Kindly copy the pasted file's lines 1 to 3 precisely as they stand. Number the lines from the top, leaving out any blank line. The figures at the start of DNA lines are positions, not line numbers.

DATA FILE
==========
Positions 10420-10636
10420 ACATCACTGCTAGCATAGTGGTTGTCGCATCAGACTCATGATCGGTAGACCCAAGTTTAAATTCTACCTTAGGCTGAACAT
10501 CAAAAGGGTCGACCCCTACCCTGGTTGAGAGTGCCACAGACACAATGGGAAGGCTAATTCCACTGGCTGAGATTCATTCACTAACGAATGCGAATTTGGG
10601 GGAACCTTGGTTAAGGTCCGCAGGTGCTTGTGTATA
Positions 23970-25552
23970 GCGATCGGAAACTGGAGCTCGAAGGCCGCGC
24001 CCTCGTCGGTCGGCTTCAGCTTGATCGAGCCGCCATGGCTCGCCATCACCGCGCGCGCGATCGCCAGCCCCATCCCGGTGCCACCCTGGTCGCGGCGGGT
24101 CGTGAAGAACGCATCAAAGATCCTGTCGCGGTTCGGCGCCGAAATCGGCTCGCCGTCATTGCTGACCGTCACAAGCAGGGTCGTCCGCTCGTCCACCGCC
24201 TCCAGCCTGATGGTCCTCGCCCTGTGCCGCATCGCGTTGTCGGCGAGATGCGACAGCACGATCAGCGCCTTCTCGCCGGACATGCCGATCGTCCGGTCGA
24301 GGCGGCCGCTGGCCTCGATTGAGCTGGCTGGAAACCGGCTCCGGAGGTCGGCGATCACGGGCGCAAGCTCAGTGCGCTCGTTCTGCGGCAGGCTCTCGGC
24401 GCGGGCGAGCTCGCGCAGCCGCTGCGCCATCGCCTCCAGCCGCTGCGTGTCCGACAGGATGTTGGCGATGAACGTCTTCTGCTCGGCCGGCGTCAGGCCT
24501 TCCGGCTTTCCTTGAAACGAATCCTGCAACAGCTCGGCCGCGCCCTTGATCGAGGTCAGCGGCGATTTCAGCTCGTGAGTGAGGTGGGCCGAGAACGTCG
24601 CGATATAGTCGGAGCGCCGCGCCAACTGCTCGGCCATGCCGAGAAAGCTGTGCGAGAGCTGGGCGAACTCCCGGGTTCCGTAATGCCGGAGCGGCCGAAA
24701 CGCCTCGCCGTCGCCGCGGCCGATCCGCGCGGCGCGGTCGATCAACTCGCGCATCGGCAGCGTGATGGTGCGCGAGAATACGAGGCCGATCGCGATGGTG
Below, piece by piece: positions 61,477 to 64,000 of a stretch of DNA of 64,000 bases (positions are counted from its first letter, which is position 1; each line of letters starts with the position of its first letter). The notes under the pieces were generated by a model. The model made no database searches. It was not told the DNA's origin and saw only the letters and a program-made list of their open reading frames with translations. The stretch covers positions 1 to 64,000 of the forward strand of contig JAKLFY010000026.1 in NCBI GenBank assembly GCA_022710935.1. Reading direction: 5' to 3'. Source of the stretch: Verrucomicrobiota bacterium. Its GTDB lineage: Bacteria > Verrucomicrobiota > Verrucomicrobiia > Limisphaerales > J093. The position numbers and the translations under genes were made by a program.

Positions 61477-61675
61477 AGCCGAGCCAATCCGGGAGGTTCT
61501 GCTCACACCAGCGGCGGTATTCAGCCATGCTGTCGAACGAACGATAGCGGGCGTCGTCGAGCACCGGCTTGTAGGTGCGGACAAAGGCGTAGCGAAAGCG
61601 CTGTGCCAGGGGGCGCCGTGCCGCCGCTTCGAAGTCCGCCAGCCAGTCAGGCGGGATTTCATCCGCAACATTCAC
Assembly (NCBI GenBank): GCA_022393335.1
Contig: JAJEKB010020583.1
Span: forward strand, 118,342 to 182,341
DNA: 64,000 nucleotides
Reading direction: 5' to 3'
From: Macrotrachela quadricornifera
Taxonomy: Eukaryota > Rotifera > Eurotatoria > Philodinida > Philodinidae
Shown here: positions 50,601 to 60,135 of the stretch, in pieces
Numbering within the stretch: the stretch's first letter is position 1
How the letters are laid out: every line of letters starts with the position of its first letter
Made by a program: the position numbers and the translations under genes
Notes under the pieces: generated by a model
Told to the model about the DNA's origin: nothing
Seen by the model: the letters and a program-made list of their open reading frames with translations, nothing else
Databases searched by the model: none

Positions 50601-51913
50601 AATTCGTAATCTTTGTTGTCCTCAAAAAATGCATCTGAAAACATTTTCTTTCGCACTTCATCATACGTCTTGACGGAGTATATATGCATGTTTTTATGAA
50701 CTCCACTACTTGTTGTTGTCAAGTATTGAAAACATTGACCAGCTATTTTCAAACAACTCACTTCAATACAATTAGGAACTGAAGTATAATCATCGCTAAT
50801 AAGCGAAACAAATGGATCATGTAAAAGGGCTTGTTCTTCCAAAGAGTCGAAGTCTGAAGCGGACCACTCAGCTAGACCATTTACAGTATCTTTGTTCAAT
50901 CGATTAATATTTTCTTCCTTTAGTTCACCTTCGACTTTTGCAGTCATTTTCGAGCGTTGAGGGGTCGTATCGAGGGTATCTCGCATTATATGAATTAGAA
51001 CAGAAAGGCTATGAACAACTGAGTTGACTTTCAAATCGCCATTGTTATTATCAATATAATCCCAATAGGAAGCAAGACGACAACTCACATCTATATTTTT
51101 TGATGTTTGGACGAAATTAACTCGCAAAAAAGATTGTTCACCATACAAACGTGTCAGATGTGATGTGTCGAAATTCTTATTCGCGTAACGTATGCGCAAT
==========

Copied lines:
Positions 10420-10636
10420 ACATCACTGCTAGCATAGTGGTTGTCGCATCAGACTCATGATCGGTAGACCCAAGTTTAAATTCTACCTTAGGCTGAACAT
10501 CAAAAGGGTCGACCCCTACCCTGGTTGAGAGTGCCACAGACACAATGGGAAGGCTAATTCCACTGGCTGAGATTCATTCACTAACGAATGCGAATTTGGG